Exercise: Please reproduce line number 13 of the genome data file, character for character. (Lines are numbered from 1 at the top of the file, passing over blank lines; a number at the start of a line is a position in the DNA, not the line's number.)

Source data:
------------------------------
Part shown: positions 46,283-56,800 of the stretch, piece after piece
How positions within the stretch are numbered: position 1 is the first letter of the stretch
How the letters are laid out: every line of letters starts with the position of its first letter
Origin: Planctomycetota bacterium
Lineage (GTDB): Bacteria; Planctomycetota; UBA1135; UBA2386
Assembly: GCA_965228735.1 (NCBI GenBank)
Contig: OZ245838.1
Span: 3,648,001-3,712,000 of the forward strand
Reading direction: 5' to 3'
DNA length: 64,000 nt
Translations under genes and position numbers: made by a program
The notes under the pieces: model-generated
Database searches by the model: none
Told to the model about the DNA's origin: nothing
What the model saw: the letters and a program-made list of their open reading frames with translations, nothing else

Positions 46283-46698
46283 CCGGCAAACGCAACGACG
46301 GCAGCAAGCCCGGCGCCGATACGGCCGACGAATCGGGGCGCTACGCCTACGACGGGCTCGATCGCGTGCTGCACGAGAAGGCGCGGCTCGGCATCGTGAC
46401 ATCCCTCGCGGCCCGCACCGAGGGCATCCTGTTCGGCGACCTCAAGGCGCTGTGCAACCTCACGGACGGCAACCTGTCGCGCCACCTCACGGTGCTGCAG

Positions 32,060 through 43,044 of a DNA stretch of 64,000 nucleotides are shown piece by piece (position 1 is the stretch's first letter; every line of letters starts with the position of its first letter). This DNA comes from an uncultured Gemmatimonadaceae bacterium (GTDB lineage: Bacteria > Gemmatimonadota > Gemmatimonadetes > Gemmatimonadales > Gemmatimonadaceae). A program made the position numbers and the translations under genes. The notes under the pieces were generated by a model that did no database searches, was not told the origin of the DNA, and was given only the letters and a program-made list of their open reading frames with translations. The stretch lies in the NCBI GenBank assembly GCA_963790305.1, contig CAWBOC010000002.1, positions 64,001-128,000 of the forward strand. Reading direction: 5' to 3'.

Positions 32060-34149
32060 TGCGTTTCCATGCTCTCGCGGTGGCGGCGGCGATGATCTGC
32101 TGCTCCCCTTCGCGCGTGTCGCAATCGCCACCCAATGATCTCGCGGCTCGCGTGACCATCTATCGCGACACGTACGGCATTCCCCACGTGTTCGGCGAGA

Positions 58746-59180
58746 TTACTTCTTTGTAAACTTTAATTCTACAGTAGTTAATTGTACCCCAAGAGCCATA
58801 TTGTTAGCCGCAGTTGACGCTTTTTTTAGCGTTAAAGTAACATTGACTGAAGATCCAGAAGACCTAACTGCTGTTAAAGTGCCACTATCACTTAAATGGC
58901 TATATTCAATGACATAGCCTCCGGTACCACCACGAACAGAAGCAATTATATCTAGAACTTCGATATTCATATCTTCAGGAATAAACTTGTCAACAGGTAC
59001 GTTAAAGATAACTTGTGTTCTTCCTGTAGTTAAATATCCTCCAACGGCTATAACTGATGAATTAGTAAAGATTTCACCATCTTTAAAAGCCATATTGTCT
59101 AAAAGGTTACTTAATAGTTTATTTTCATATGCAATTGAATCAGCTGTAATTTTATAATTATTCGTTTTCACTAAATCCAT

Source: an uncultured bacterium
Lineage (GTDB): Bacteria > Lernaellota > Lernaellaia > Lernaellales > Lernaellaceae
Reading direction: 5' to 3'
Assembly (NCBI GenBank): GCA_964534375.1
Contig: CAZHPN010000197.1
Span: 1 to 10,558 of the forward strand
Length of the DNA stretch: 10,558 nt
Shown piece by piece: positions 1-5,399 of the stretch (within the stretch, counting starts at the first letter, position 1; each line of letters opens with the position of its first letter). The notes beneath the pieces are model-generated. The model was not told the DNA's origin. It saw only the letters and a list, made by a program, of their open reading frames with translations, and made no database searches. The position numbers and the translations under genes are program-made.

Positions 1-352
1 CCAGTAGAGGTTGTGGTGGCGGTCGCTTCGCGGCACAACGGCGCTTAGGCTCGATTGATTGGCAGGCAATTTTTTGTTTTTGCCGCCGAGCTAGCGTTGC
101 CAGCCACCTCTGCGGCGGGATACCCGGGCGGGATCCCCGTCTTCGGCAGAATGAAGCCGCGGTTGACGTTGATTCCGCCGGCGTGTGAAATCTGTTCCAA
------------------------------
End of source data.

Database searches by the model: none